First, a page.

What is the local currency?
The Japanese yen.
What denominations does it come in?
Coins: 1, 5, 10, 50, 100, and 500 yen. Bills: 1,000, 2,000, 5,000, and 10,000 yen (Note: 2,000 yen note is not very common)
What is the best way to exchange currency?
Go to official windows at the airport and banks. Hotels tend to charge a higher fee.
What are commonly-used forms of payment for everyday purchases (such as groceries)?
Consider Japan as primarily a cash society. Automatic bank transfers for regular bills, such as utilities, are also popular. Stored-value cards, used for train and bus fares, will also be accepted by some vending machines and at kiosks. Cash and credit cards are both used. However, small restaurants and shops often do not accept credit cards. In addition, paper checks are not used.
Will I be able to use my credit card around town? If not, list when I’ll need cash.
Always carry cash. You will use it for transportation, local shops and medical facilities. Credit card use is increasing: department stores and some restaurants accept credit cards. It is recommended that upon moving to Japan, you apply for a credit card from a bank in Japan (such as Citibank).
By what method are bills (such as rent and utilities) paid?
Direct debit bank transfers are often used. Utility bills can also be paid at convenience stores such as 7-11 and Lawson.
What are the requirements for opening a bank account? At what stage of the settling-in process should I open it?
Only legal residents (not short-term visa holders) can open a bank account. A home address (not hotel) and Alien registration card are also required. Citibank, HSBC or Shinsei bank are popular among foreigners.
Will foreign residents be able to find banking services in their native languages?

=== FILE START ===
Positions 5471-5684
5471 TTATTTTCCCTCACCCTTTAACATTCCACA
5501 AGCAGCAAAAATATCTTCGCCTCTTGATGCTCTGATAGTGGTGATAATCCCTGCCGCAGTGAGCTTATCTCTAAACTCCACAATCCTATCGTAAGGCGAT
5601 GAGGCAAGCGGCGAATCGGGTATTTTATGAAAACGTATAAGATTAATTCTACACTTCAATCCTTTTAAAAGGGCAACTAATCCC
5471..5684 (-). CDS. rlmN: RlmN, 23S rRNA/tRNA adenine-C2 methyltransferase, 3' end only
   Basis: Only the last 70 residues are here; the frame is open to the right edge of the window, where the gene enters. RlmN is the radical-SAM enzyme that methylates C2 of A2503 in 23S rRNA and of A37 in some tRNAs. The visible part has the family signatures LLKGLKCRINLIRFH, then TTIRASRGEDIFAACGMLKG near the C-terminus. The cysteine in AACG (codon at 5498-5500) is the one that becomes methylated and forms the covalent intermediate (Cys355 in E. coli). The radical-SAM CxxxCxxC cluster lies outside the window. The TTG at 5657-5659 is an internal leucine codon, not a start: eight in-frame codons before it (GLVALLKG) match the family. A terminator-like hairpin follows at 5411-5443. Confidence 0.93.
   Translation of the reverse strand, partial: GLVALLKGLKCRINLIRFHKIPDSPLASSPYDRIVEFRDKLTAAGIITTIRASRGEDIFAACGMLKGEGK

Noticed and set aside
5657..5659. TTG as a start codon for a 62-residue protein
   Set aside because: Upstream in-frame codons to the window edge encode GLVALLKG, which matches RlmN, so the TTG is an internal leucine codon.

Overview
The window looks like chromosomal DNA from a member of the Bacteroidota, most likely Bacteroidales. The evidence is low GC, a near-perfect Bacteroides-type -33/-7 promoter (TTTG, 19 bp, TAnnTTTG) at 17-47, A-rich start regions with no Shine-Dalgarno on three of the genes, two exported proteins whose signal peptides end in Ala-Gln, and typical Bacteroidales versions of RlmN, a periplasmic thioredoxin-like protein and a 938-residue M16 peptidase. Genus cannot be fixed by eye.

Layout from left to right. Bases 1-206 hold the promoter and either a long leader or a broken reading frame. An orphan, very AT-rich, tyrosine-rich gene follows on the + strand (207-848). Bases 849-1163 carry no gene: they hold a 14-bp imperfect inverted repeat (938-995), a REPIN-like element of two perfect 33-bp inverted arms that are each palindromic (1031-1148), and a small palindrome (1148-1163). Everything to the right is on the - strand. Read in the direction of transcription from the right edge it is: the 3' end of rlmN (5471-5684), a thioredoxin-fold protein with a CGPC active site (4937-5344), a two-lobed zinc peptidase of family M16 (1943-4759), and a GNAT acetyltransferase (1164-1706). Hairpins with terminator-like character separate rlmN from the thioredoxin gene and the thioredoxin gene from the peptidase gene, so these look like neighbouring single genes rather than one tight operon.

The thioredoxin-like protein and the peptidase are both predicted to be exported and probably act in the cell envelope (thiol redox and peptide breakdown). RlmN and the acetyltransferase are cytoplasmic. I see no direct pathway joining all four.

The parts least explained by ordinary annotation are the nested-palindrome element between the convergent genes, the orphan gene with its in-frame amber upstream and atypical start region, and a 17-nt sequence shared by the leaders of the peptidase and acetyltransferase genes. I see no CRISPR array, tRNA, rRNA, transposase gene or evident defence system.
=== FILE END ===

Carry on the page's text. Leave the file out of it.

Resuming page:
Yes and no. Citibank, HSBC, Shinsei, UFJ Mitsubishi and Mitsui-Sumitomo banks all have English-speaking staff available in central Tokyo, and staff may be available in Yokohama as well.
However, not all branches have English-speaking staff.
Are there any restrictions on services for those who are new to your country?
There are no checking accounts. Non-Japanese bank cards without “Plus” and other endorsements are not accepted at most ATMs.
What are typical banking hours?
Weekdays, 9 a.m. to 3 p.m. Please check the bank websites. (Some Citibank, HSBC or Shinsei bank branches have after-hours banking.) After these hours, you can use ATM machines at banks or convenience stores.
Are automatic teller machines (ATMs) available around the clock?
Convenience store ATMs are available; not all bank ATMs are available 24 hours a day.
Is there any other money information that might help me?
Always carry cash in Japan. Stored-value cards (Suica & Pasmo) are popular for kiosk and some restaurant transactions, but not universally accepted (except for train fares). Convenience stores have banking facilities (conditions vary, not all foreign bank or credit cards are accepted, but a surprising number are).
Crown Relocations has made every effort to present accurate information. However, regulations, rates and other variables are subject to change and Crown Relocations cannot accept responsibility for the errors that might result. Should you have any questions or need additional information, please contact your local Crown representative.